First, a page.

Biden’s tariffs on China: a trade unionist response

What follows below is a two part article by Chris Fry – a Chrysler retiree and former United Auto Workers organiser in Detroit – about Biden’s recently-announced tariffs on China, and how the labour movement in the US should respond to them.

Chris observes that these tariffs are fundamentally detrimental to the interests of working people in the US. Tariffs on medical supplies in particular “must be considered particularly bizarre” given that Covid is resurgent and that there are concerns about a new outbreak of avian flu.

Increasing tariffs on EVs from 25 to 100 percent will double the price of these cars, “placing them out of reach for most of our class”. The author cites an article from Foreign Policy magazine pointing out that “the winner of the escalating, zero-sum green technology trade war between the United States and China may well be climate change”.

Biden has made all sorts of promises in relation to reducing greenhouse gas emissions, but, as part of an electoral strategy of out-Trumping Trump, “Biden’s climate promises go right out the window”.

In terms of an appropriate trade union response to the tariffs, Chris writes that “to continue to fight for high paying jobs for workers to produce low-price EVs essential to reduce carbon emissions, the union movement should consider a different view of socialist China and its vast green energy capabilities”.

Unions of course are eager to create and protect jobs; Chris notes that Chinese company BYD already has a factory in Los Angeles producing electric buses and, “unlike their European counterparts in anti-union southern states, the BYD plant’s 700 workers are members of the Sheet Metal Air, Rail and Transportation Workers Union (SMART), Local 105”.

Inviting Chinese companies to manufacture essential environmentally-friendly products in the US “could be a huge gain for both the union and environmental movement and link the two movements together. Finally, it could convert the dangerous ruling-class spawned hostility towards China into genuine working-class solidarity.”

The two part article was originally published in Fighting Words, the journal of the Communist Workers League.

Part 1

When Biden was running for office in 2020, he said that Trump’s tariffs on Chinese products increased inflation on the public and promised to reduce or eliminate them.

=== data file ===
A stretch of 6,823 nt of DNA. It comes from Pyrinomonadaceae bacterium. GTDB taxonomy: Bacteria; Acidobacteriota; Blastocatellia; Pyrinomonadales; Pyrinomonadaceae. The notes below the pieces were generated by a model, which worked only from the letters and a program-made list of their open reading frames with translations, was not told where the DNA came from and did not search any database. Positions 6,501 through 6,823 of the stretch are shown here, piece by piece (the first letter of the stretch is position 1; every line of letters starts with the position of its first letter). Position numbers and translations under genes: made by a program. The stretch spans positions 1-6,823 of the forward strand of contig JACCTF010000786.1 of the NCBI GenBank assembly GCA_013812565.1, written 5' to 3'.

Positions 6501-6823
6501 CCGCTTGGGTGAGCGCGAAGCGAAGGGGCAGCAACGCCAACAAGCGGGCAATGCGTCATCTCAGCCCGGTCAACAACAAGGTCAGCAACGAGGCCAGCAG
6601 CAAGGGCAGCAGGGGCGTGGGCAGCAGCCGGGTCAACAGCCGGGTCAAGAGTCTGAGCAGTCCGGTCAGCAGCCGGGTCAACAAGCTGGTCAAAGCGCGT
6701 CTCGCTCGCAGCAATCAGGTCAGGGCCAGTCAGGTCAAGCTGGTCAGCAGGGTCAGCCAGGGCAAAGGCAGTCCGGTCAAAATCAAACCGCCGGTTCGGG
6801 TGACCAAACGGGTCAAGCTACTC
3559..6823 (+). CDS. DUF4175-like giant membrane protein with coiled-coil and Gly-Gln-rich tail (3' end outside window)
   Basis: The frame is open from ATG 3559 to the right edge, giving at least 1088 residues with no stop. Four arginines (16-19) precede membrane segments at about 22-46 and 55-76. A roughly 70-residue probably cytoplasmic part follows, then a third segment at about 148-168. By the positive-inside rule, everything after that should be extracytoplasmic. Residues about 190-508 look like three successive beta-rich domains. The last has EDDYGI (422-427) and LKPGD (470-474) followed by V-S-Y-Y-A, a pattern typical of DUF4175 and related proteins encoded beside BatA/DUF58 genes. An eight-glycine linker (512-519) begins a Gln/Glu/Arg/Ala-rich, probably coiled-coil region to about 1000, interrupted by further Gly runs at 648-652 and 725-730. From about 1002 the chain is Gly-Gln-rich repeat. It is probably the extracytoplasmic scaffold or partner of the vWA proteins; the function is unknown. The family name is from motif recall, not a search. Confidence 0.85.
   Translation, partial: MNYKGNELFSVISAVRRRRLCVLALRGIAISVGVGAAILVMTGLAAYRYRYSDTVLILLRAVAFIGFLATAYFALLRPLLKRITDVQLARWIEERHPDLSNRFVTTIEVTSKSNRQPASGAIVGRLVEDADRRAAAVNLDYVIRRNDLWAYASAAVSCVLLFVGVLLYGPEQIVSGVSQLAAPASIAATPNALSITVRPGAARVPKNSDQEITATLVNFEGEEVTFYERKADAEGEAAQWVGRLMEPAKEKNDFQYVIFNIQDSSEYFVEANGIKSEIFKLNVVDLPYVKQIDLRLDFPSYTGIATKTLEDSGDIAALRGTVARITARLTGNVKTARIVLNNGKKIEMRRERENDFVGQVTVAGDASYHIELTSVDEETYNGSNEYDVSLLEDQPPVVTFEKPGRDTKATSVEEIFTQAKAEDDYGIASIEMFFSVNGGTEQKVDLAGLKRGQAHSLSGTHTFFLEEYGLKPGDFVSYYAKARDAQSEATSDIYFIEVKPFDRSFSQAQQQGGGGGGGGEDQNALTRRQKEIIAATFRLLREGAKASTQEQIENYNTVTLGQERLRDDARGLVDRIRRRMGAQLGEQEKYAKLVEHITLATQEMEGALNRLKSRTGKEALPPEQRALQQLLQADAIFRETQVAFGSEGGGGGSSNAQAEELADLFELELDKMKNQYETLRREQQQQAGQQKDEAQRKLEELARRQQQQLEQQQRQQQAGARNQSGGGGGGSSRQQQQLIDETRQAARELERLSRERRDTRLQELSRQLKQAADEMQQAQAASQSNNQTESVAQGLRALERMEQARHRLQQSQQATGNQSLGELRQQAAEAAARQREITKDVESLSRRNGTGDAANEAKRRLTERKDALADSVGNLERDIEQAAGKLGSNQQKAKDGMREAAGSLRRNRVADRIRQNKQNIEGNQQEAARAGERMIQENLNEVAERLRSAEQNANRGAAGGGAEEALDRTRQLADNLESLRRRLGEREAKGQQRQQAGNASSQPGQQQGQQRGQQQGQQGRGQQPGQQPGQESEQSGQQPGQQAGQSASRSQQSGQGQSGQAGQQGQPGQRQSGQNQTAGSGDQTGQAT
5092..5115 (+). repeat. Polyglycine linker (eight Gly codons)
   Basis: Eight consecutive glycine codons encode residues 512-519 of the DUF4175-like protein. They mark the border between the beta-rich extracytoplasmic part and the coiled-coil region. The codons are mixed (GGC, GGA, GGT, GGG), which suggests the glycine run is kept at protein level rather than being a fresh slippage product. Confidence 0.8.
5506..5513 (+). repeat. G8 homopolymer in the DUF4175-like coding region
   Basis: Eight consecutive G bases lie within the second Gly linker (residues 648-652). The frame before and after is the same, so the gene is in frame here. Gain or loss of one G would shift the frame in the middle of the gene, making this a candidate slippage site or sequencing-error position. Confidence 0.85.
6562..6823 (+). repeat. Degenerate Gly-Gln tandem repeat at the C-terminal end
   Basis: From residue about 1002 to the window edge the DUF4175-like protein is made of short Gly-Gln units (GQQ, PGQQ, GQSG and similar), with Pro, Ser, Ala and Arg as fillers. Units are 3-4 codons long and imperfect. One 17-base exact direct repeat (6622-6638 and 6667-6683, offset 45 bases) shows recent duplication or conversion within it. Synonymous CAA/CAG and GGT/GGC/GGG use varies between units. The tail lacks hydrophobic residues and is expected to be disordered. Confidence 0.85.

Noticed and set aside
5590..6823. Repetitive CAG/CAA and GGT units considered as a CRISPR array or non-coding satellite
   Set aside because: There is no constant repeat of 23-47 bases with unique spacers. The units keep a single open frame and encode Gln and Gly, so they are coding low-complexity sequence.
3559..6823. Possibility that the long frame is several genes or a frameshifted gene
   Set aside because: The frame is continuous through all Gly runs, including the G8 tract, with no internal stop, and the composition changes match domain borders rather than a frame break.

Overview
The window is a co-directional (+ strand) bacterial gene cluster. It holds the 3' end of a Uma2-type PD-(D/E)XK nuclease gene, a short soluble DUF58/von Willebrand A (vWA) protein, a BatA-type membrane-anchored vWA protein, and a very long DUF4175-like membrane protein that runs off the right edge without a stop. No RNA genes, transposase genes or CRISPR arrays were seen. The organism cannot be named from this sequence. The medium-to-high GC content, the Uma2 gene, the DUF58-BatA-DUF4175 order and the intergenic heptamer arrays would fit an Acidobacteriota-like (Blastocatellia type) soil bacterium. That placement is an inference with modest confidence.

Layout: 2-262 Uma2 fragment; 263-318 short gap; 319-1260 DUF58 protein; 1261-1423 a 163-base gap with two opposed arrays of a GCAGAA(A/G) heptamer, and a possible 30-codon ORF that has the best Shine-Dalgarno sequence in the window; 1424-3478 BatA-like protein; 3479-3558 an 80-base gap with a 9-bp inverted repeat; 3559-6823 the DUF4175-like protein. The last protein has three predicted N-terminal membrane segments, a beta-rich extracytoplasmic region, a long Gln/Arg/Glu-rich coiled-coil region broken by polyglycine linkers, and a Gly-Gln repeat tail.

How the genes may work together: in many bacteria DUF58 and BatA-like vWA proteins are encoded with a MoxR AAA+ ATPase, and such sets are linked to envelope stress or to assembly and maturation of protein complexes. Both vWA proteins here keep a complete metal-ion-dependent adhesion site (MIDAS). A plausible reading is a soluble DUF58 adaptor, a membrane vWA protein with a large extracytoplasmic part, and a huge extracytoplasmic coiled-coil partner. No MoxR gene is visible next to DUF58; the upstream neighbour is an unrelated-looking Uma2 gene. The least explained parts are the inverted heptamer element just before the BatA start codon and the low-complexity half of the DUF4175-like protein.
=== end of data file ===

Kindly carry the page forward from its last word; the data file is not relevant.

He did not.

Instead, on May 4, the Biden Administration announced a massive tariff increase on imported goods from the People’s Republic of China (PRC):

Tariffs on medical supplies must be considered particularly bizarre, as the population is still subject to outbreaks of the deadly Covid virus. And public health officials are increasingly alarmed by a new outbreak from the avian H5N1 flu virus which has infected dairy cows and their milk across the country. Many farmworkers who milk cows have become ill from this virus.

A June 3 Scientific American article reports:

The U.S. Centers for Disease Control and Prevention currently recommends that workers on farms where H5N1 has been detected have access to personal protective equipment, or PPE, such as N95 respirators, face masks, goggles and face shields. But it’s only a recommendation, Lakdawala says.

In order to prevent bird flu from causing more infections in humans, Lakdawala thinks dairy workers on all farms should have access to and use proper PPE—especially face shields to protect their eyes. Getting workers to wear N95 masks while working all day in hot barns is unlikely, she notes, but a face shield would provide at least some protection.

But in terms of the economic effects on workers and the oppressed communities, the most dramatic was the tariff increase was on electric vehicles (EVs), going from Trump’s 25 percent to a whopping 100 percent, doubling the price of the cars, placing them out of reach for most of our class.

And Biden tripled tariffs on Chinese-manufactured lithium batteries, going from Trump’s 8% to 25%.

The big winner from Biden’s tariffs: Global warming

A May 28th article from the Foreign Policy website describes these new tariffs from an environmental perspective:

The winner of the escalating, zero-sum green technology trade war between the United States and China may well be climate change. In the latest surge of election-year techno-nationalism, to protect and advance his green transition—and to out-Trump former U.S. President Donald Trump—President Joe Biden last week imposed a wave of new tariffs on Chinese-made electric vehicles (EVs), batteries, and solar cells as well as other Chinese goods, in addition to retaining all of Trump’s tariffs on China.

Scientists are already predicting that 2024 will surpass 2023 as the warmest year globally:

A May 7 CNN article describes some of the catastrophic effects of this on people around the world: